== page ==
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XF-103

The XF-103 was developed as a high-speed high-altitude aircraft specifically designed to intercept incoming enemy bombers. The XF-103 was proposed in the same contract competition that resulted in the Convair F-102--Project MX-1554 Interceptor Fighter Airplane. The Republic design, Model AP-57, underwent a design performance evaluation conducted by the Air Material Command (AMC). The results showed an estimated top speed of 1438 knots. A limiting Mach number of 3.0 was quoted due to excessive (estimated) turbine inlet air temperature.

The Republic XF-103 Model AP-57 had a Delta wing swept-back 55 degrees at the leading edge and incorporates a variable incidence feature. The horizontal tail is of the Delta configuration with a sweep-back angle of 60 degrees at the leading edge. The alighting gear was of the tricycle type and retracts into the fuselage. The turbo-jet was a Wright Aeronautical Corporation XJ-67-W-1 power plant with afterburner. A Ferri type two-dimensional engine air inlet is used. The thrust of the turbo-jet engine was limited at high Mach numbers by the allowable turbine inlet temperature. The air bypassed the engine compressor and turbine, and using the afterburner as a ram-jet combustion chamber, the available thrust is greatly increased above a Mach number of 2.0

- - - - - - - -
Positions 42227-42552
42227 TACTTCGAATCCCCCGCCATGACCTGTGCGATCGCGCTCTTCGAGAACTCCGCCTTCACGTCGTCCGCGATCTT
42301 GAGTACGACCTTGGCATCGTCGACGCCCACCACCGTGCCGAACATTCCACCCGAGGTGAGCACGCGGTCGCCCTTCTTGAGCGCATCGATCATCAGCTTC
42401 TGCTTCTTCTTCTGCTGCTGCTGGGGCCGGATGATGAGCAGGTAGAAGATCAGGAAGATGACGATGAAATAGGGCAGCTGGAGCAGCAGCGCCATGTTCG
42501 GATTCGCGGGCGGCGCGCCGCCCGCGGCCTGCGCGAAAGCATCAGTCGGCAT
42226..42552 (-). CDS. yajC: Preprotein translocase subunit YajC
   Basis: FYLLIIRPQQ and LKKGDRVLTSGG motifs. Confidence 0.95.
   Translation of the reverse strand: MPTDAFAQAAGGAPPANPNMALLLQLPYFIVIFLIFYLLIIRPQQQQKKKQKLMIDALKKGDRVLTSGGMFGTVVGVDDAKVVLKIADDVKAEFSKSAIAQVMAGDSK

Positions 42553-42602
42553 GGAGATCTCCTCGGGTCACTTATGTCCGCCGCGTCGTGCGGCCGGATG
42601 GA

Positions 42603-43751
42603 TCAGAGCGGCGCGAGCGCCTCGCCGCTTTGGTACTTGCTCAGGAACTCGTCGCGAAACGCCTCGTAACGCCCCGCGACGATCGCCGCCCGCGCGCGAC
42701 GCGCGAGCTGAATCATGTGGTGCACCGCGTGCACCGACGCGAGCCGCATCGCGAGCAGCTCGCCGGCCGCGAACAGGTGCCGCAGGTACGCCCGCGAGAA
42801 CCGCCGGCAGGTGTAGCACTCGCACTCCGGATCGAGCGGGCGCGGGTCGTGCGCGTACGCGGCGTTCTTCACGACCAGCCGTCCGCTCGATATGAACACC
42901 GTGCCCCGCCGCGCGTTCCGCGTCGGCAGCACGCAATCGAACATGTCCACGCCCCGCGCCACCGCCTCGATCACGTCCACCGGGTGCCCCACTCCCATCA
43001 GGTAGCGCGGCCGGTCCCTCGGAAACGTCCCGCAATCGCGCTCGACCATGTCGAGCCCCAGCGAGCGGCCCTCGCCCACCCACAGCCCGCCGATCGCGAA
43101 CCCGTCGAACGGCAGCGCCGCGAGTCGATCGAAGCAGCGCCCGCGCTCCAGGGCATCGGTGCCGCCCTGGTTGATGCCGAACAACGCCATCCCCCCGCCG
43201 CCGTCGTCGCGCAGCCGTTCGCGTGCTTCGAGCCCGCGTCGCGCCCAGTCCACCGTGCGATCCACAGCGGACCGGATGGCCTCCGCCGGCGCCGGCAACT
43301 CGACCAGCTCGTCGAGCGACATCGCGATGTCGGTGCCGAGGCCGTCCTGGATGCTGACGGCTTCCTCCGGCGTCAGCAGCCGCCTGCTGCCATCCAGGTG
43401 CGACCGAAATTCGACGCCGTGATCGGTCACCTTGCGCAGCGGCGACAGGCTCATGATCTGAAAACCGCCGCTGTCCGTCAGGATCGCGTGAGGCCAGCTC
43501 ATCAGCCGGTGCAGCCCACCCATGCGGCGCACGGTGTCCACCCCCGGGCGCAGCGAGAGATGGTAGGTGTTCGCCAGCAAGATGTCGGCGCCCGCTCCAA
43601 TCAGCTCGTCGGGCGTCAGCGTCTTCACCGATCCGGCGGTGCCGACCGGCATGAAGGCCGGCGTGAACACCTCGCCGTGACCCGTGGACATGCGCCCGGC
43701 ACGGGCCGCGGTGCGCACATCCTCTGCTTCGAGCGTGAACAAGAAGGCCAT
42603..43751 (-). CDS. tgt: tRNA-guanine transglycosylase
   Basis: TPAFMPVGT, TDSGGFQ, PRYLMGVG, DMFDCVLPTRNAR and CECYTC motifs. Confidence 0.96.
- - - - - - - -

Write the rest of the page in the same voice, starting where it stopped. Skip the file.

Six (6) MX-904 missiles and 36 2.75 in. FFA rockets internally stowed were proposed. The missile launching system was complex with six (6) individual tracks and actuating cylinders. Accessibility of all launchers for loading was adequate, though rockets and especially missiles were poorly located in the immediate area of the engine air scoop. Most of the Electronic and Control system were located in a compartment adjacent to the radar equipment. Fuel was contained in five pressurized fuel cells. No self-sealing or armor was proposed for the fuel system.

The USAF canceled the XF-103 development contract on 21 August, 1957 when the aircraft was in the mock-up phase.



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